A variety of conditions may affect dogs and cats around the head and neck. One of the more common conditions involves deep infection and inflammation of the ears requiring surgical treatment to remove the diseased tissue through procedures called ear canal ablations and bulla osteotomies. Your surgeon will select specific diagnostics tailored for your pet to determine the necessity and type of surgery required. Other head and neck procedures commonly performed by the General Surgery group include those treating conditions involving the thyroid gland, larynx, mandible or maxilla, nasal sinuses or, in collaboration with the Ophthalmology service, zygomatic and orbital surgery.
Conditions involving the airway of dogs and cats are commonplace, and affect certain breeds with more frequency. For example, dogs such as English bulldogs, pugs and Boston terriers are brachycephalic breeds that typically possess compressed nasal structures and redundant pharyngeal and laryngeal tissues, which can compromise normal respiration.
Fortunately, many of these conditions can be surgically addressed with favorable prognoses if treated early. Surgical widening of the nasal passages and removal of excessively long soft palate and redundant tissue around the larynx can all improve the quality of life and comfort of your pet. Similarly, some breeds are affected by collapse of the windpipe, or trachea. In partnership with our Internal Medicine service, we attempt to treat this condition minimally invasively by implanting intratracheal stents.
A variety of conditions can affect the lungs of small animal patients. The General Surgery service has the capacity to evaluate some of these conditions via thoracoscopy, or the use of small incisions and the insertion of a small camera, to minimize pain and discomfort. However, should major surgery be required involving the bronchi or lungs, our surgeons are experienced in all thoracic pulmonary procedures.
Occasionally a dog or cat may be born with a congenital heart defect. While not all of these conditions may be operable, there are some that can be corrected surgically. One such condition is called a patent ductus arteriosus, which is the persistence of a vessel that should have been closed at birth. If left untreated, the lifespan of the dog will be greatly reduced. However, with a relatively straightforward procedure in which the vessel is occluded, the affected dog can live a long, normal life. This condition is frequently corrected minimally invasively by the Cardiology service at the University of Missouri’s Veterinary Health Center. However, some pets still require conventional surgical care, which we can provide. Certain other congenital cardiac conditions can only be addressed surgically. We will work closely with the cardiologists to ascertain the specific kind of condition your pet has and approach the prospect of surgical intervention as a team.
Conditions involving the stomach, small bowel, large bowel, pancreas, gall bladder and liver requiring surgical intervention are unfortunately very common in the small animal patient. Dietary indiscretion can result in the ingestion of foreign objects that may become obstructed in the stomach or intestines, which many times must be retrieved surgically. A number of infectious and inflammatory conditions can also affect the gastrointestinal system and may benefit from surgical exploration with biopsies to obtain a diagnosis. Similar to the aforementioned cardiac conditions, sometimes congenital defects of the liver called portosystemic shunts will be present, which can be corrected surgically. As in people, occasionally the gall bladder can become obstructed or infected, which may require exploration and potentially removal. Whereas these procedures are being completed with increasing frequency using laparoscopy, most are still executed via conventional abdominal surgery, which our surgeons can review with you.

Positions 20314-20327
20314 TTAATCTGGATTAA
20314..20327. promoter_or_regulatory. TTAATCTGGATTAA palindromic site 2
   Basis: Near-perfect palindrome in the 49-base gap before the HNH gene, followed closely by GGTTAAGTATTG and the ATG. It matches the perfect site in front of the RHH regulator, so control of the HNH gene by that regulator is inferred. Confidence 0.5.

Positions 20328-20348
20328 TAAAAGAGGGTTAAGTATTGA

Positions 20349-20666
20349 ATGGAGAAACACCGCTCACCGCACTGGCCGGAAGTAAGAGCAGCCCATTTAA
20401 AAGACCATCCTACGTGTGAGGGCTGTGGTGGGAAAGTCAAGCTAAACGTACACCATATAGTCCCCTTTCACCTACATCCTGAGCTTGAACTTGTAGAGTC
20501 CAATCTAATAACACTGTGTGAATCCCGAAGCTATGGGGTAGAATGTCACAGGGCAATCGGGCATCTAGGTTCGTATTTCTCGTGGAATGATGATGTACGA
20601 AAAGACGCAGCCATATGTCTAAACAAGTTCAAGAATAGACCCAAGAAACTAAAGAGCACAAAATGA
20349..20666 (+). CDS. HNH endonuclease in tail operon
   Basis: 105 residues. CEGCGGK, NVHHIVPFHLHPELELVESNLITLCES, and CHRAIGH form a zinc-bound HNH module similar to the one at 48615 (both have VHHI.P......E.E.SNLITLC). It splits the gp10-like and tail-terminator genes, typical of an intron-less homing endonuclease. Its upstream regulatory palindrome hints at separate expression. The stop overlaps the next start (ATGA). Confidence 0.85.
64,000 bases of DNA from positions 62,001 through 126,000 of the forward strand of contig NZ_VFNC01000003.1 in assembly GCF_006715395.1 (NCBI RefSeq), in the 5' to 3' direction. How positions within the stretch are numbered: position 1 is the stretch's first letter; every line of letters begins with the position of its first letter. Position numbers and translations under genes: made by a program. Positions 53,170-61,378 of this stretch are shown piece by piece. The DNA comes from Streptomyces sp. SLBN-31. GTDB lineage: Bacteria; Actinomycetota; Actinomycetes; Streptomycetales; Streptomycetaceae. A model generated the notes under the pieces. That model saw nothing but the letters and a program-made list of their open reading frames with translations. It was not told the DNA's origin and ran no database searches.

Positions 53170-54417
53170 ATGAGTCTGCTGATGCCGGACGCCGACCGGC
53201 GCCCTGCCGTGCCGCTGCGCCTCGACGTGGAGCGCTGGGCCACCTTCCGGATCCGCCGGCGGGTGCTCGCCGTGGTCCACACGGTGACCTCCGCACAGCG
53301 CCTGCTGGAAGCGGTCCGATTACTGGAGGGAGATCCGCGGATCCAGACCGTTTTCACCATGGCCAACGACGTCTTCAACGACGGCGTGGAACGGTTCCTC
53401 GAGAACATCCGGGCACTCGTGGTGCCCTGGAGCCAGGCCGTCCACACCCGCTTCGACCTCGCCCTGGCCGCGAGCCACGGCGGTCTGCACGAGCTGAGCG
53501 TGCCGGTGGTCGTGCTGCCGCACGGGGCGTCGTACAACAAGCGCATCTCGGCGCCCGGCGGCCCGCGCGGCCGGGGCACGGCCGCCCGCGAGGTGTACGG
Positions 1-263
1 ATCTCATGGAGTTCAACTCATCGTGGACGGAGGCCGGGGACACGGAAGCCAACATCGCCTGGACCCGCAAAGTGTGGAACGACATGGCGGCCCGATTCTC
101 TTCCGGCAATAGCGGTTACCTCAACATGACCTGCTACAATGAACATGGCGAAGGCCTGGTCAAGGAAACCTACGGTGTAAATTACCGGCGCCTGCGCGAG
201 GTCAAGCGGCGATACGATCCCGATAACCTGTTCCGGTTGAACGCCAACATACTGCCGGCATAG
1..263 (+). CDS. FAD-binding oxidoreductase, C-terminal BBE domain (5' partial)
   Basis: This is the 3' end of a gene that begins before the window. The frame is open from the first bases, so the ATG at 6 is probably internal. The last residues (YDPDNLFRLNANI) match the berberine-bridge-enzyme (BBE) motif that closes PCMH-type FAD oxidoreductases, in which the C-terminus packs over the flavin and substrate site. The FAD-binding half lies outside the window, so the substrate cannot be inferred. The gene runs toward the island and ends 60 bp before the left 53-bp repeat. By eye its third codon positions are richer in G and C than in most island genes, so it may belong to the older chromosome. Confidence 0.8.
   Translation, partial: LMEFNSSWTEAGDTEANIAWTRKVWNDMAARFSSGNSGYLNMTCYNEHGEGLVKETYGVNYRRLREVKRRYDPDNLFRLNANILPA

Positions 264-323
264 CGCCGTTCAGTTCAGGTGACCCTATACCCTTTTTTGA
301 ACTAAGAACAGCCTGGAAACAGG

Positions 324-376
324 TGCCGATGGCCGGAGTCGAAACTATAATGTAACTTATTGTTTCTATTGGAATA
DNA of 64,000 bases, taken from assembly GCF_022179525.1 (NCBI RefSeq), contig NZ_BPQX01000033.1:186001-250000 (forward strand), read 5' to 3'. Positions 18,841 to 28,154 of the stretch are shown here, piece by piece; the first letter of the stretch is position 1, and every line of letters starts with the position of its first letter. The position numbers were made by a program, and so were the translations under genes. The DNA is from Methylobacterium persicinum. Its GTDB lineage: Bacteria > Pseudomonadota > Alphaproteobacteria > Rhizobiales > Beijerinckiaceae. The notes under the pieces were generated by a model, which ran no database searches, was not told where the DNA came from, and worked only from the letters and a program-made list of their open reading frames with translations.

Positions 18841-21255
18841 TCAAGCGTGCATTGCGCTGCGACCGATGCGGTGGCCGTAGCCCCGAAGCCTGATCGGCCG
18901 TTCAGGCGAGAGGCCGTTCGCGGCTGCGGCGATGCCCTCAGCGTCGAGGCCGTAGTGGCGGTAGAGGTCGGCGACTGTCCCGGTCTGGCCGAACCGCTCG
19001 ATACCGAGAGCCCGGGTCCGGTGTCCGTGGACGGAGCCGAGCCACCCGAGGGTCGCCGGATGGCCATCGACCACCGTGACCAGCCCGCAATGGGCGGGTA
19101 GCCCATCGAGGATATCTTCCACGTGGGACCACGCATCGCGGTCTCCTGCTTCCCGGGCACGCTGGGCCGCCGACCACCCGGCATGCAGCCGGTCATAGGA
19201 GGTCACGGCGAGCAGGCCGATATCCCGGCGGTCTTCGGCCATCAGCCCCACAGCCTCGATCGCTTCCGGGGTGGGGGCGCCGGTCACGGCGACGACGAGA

Most urogenital conditions can be cared for non-surgically, but occasionally a disorder will be encountered necessitating surgical intervention. The most common is the formation of bladder stones, which can result in infection and obstruction of the urinary system. These are most quickly and easily treated by way of surgical retrieval. Similarly, male cats can also have obstructions of the urinary system that may need to be surgically corrected by opening the urethra. Congenital deformation of the urinary system can also result in abnormal anatomic formation of the attachment of the ureters to the bladder leading to incontinence and increased risk of urinary infections. These deformities can be corrected with surgery. Other sources of incontinence can be related to loss of normal anatomic functions of the urethral sphincters and may benefit from surgical care. If your pet is exhibiting abnormal or difficult urination, our surgical team can provide a comprehensive examination to determine the cause and offer treatment solutions.
Dogs and cats are particularly prone to suffering skin wounds, which can arise easily from hard outdoor activity, tussling with other dogs or being traumatized. Many such injuries are relatively easy to treat, but depending on the anatomic location and extensiveness of the wound, treatment can be complicated and require surgical care. For some complex and highly infected wounds, the standard of care has become vacuum-assisted wound care in which a negative pressure dressing is applied to the wound bed prior to attempted closure. Further, secondary closure may require advanced reconstruction or grafting techniques, which we can offer.
Regardless of the condition, our general surgeons will establish a comprehensive treatment plan to address the needs of your pet. If you have more questions about any problem that you think may benefit from the care from one of our general surgeons, or if you would like us to examine your pet and discuss treatment options, please contact us.